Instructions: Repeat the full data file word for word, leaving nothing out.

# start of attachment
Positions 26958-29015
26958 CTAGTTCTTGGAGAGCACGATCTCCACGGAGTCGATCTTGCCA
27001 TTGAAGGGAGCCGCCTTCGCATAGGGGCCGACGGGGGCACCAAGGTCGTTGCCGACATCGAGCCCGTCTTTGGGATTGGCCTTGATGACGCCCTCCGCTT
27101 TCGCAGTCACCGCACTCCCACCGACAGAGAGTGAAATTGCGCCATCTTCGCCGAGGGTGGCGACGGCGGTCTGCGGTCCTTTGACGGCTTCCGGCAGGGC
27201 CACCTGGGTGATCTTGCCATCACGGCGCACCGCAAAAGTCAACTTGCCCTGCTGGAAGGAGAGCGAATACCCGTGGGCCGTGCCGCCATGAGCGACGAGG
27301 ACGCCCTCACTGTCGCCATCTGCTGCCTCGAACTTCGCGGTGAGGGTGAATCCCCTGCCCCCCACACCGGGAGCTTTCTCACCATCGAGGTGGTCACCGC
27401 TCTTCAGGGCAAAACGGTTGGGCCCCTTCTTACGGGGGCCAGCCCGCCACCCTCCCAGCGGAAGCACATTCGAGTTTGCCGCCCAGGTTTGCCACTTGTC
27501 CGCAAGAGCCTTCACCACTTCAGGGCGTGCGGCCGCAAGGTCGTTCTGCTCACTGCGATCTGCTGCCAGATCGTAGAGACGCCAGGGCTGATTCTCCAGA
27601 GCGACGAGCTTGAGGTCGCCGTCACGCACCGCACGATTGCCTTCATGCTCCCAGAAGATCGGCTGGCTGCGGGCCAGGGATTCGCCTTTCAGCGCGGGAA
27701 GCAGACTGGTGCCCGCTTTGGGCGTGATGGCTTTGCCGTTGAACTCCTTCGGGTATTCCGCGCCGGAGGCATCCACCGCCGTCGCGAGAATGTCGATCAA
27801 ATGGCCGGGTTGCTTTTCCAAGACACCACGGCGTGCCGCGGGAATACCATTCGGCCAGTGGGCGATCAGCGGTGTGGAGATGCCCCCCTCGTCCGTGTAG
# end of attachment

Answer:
Positions 26958-29015
26958 CTAGTTCTTGGAGAGCACGATCTCCACGGAGTCGATCTTGCCA
27001 TTGAAGGGAGCCGCCTTCGCATAGGGGCCGACGGGGGCACCAAGGTCGTTGCCGACATCGAGCCCGTCTTTGGGATTGGCCTTGATGACGCCCTCCGCTT
27101 TCGCAGTCACCGCACTCCCACCGACAGAGAGTGAAATTGCGCCATCTTCGCCGAGGGTGGCGACGGCGGTCTGCGGTCCTTTGACGGCTTCCGGCAGGGC
27201 CACCTGGGTGATCTTGCCATCACGGCGCACCGCAAAAGTCAACTTGCCCTGCTGGAAGGAGAGCGAATACCCGTGGGCCGTGCCGCCATGAGCGACGAGG
27301 ACGCCCTCACTGTCGCCATCTGCTGCCTCGAACTTCGCGGTGAGGGTGAATCCCCTGCCCCCCACACCGGGAGCTTTCTCACCATCGAGGTGGTCACCGC
27401 TCTTCAGGGCAAAACGGTTGGGCCCCTTCTTACGGGGGCCAGCCCGCCACCCTCCCAGCGGAAGCACATTCGAGTTTGCCGCCCAGGTTTGCCACTTGTC
27501 CGCAAGAGCCTTCACCACTTCAGGGCGTGCGGCCGCAAGGTCGTTCTGCTCACTGCGATCTGCTGCCAGATCGTAGAGACGCCAGGGCTGATTCTCCAGA
27601 GCGACGAGCTTGAGGTCGCCGTCACGCACCGCACGATTGCCTTCATGCTCCCAGAAGATCGGCTGGCTGCGGGCCAGGGATTCGCCTTTCAGCGCGGGAA
27701 GCAGACTGGTGCCCGCTTTGGGCGTGATGGCTTTGCCGTTGAACTCCTTCGGGTATTCCGCGCCGGAGGCATCCACCGCCGTCGCGAGAATGTCGATCAA
27801 ATGGCCGGGTTGCTTTTCCAAGACACCACGGCGTGCCGCGGGAATACCATTCGGCCAGTGGGCGATCAGCGGTGTGGAGATGCCCCCCTCGTCCGTGTAG